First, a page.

U.S. doesn’t have enough truckers, and it’s starting to cause prices of about everything to rise

Joyce Brenny, chief executive of Brenny Transportation in Minnesota, gave her truck drivers a 15 percent raise this year, but she still can’t find enough workers for a job that now pays $80,000 a year.

A year ago, when customers would call Brenny, she could almost always get their goods loaded on a truck and moving within a day or two. Now she’s warning customers it could take two weeks to find an available truck and driver.

Shipping costs have skyrocketed in the United States in 2018, one of the clearest signs yet of a strong economy that might be starting to overheat. Higher transportation costs are beginning to cause prices of anything that spends time on a truck to rise. Amazon, for example, just implemented a 20 percent hike for its Prime program that delivers goods to customers in two days, and General Mills, the maker of Cheerios and Betty Crocker, said prices of some of its cereals and snacks are going up because of an “unprecedented” rise in freight costs. Tyson Foods, a large meat seller, and John Deere, a farm and construction equipment, also recently announced they will increase prices, blaming higher shipping costs… (more)

Housing is not the only inflationary cost of living index we have to worry about. The costs of goods is going up in an inflationary spiral that is being driven by higher fuel costs and lack of labor. Passage of bills that raise the cost of diesel and bridge tolls will make matters worse. We suggest that voter vote No on RM3 and support the repeal of the gas tax to cool things down a bit.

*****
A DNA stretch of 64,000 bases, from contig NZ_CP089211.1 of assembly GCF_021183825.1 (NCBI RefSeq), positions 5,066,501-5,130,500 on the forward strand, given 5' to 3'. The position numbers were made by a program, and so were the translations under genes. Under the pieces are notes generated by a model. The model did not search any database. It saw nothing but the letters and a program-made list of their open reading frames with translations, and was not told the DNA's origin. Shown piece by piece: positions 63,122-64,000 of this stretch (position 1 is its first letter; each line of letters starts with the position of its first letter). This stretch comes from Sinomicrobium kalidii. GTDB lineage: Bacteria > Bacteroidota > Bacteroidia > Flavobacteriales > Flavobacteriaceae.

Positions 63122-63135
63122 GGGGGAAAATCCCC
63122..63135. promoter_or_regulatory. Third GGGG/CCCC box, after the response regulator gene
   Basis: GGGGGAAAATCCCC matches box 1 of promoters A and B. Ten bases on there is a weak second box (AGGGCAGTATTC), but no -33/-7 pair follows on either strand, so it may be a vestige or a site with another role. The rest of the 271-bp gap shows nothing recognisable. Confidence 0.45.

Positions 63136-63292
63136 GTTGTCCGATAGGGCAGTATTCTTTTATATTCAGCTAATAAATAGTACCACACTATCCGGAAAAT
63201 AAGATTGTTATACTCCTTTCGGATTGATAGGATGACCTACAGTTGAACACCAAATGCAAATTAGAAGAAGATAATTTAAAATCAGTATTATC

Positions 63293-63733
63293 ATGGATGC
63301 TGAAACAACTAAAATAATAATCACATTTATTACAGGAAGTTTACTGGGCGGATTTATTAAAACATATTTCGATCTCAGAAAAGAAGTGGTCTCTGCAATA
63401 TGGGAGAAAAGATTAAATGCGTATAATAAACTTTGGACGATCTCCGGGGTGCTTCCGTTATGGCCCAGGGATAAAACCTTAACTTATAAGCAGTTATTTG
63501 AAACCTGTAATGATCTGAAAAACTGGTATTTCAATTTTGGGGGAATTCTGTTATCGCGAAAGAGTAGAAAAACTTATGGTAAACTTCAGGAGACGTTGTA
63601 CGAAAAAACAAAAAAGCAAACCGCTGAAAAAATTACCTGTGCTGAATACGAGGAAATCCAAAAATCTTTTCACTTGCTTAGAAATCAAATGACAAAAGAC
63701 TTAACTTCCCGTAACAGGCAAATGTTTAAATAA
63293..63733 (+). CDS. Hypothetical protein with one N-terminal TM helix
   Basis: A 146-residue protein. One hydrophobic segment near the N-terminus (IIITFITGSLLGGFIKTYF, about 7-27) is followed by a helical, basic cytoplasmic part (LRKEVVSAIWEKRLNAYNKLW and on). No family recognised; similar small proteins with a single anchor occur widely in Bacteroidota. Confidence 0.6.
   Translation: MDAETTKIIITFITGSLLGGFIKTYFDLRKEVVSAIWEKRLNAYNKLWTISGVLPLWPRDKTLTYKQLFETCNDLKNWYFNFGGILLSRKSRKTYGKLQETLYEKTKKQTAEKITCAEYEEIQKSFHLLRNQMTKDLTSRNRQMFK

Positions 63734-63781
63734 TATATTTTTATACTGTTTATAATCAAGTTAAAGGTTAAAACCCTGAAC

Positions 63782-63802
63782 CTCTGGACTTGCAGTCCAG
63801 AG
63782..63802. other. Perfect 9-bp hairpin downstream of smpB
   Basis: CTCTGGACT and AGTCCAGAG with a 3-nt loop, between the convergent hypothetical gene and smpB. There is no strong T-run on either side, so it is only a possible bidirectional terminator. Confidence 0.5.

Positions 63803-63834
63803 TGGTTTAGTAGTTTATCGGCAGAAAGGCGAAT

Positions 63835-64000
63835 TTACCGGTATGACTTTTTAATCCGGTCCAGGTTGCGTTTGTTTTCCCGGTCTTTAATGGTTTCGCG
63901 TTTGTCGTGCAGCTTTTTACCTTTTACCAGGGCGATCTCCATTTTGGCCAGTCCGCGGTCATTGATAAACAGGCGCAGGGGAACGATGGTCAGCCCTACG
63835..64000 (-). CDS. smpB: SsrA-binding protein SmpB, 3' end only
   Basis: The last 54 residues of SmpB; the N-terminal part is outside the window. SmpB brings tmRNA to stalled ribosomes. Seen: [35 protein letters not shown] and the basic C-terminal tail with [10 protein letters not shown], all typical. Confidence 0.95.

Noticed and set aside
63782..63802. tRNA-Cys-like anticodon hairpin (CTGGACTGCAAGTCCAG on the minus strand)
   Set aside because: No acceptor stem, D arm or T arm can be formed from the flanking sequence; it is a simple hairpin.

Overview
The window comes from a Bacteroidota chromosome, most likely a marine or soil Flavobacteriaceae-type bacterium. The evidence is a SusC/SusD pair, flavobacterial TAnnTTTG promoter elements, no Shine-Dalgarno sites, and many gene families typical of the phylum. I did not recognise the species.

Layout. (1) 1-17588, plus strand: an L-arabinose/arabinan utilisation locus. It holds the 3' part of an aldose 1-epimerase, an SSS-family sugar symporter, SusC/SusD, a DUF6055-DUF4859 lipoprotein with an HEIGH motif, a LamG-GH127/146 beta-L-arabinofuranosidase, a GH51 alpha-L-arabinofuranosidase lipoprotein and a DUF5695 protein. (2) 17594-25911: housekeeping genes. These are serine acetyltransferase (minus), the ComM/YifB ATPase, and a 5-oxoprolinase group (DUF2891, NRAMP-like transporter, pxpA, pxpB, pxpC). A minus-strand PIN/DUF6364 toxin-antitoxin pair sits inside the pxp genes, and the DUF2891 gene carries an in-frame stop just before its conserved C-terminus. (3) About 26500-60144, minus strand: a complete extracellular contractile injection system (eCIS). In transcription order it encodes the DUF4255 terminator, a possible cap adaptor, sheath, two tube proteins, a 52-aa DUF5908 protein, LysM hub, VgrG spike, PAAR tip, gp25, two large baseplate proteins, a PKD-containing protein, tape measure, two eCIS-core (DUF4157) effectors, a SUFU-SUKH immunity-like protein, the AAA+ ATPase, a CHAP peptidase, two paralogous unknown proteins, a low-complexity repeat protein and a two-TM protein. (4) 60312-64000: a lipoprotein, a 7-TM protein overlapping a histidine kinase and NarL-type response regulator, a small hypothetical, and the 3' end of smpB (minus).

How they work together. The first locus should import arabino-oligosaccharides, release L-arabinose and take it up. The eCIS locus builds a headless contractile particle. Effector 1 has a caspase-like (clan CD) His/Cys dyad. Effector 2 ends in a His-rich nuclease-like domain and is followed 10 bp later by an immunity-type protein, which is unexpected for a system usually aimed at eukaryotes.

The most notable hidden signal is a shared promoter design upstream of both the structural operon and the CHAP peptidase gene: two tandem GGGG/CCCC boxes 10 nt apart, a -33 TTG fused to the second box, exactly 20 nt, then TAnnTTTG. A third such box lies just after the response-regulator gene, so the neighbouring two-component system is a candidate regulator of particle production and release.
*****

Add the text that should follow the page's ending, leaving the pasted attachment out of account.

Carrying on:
Economists warn those costs are almost certainly going to end up resulting in higher prices for everyday items that many Americans purchase.

“Every single good ends up on a truck at some point. Businesses that use trucking to receive and ship goods are going to do their best to pass on the costs to the rest of us,” said Peter Boockvar, chief investment officer at Bleakley Advisory Group.

Logistics and transportation accounts for about 10 cents of every dollar in the U.S. economy, says Donald Broughton of Broughton Capital and author of the Cass Freight Index publication.

“I don’t normally speak in hyperbole, but we’re entering some uncharted territory,” Broughton said. “If there is a 10 percent increase in transportation costs, that gives you a 1 percent increase in inflation for the broader economy. That’s real.”

It could mark a turning point for the U.S. economy. Inflation has stayed unusually low in the past decade, largely because costs have stayed low for food, clothes and other items Americans buy in store or online as companies got more efficient and worker wages barely increased. But rising shipping costs could change that dynamic in 2018, potentially forcing people to have to spend more and employers to hike pay as they try to compete for workers with the trucking industry… (more)

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